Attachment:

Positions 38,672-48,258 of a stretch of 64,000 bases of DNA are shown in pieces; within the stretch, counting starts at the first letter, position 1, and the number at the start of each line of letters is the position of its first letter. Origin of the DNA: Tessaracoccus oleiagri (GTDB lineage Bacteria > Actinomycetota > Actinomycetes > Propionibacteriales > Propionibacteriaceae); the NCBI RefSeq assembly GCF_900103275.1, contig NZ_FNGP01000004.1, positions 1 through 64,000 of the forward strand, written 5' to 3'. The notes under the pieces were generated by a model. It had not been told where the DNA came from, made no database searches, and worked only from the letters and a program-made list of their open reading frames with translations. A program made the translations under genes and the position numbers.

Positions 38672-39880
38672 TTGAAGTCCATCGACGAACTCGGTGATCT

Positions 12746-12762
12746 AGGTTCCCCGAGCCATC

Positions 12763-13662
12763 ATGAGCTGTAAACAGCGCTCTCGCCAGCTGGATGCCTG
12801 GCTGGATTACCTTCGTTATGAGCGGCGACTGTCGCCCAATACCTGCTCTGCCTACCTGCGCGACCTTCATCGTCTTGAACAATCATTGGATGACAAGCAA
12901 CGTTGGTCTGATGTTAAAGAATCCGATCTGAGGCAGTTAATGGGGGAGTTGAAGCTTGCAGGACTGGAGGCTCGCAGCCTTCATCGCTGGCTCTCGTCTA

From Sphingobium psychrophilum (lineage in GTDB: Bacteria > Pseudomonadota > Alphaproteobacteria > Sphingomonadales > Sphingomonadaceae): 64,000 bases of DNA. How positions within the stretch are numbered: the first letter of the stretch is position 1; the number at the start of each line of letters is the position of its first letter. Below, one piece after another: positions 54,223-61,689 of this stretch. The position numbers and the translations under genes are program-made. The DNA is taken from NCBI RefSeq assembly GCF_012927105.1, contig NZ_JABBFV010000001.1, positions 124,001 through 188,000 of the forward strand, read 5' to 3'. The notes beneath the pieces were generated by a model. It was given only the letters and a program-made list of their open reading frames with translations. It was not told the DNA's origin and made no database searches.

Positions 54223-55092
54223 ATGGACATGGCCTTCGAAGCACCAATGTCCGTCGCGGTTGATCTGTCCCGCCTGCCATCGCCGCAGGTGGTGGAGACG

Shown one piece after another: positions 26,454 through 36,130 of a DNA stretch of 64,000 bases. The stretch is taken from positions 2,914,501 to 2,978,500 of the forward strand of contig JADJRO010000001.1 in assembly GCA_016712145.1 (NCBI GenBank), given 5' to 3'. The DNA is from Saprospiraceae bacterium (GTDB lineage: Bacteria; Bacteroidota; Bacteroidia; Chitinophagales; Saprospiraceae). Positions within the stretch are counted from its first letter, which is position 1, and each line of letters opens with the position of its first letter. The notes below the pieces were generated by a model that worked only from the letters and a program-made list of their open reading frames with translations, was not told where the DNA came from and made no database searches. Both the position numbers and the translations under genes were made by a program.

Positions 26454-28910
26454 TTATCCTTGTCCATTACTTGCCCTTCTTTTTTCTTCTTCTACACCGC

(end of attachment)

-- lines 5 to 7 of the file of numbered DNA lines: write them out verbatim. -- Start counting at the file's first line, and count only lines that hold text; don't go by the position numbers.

12746 AGGTTCCCCGAGCCATC

Positions 12763-13662
12763 ATGAGCTGTAAACAGCGCTCTCGCCAGCTGGATGCCTG